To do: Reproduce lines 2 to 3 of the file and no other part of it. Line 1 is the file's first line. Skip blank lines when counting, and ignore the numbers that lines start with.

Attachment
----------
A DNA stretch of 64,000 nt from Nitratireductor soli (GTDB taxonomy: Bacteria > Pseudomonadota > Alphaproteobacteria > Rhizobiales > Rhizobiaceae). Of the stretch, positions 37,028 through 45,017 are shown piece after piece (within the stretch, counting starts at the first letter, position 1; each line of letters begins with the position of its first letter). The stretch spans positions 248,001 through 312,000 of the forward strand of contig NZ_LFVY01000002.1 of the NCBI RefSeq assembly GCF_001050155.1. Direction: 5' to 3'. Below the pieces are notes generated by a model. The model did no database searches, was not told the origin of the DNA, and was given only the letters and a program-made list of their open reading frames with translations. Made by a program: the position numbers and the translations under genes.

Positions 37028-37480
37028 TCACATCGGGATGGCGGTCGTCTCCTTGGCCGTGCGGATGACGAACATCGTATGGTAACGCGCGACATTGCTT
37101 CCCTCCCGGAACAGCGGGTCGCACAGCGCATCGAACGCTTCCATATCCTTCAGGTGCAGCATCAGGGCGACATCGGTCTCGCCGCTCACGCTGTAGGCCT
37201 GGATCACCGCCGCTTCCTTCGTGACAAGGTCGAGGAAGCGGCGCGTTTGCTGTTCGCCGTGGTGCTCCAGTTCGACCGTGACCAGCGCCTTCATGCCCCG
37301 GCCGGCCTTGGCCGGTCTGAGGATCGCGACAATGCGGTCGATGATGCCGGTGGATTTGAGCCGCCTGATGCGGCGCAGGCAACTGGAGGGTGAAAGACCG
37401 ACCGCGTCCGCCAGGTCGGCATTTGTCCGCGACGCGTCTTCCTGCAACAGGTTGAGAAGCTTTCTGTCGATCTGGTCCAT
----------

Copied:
Positions 37028-37480
37028 TCACATCGGGATGGCGGTCGTCTCCTTGGCCGTGCGGATGACGAACATCGTATGGTAACGCGCGACATTGCTT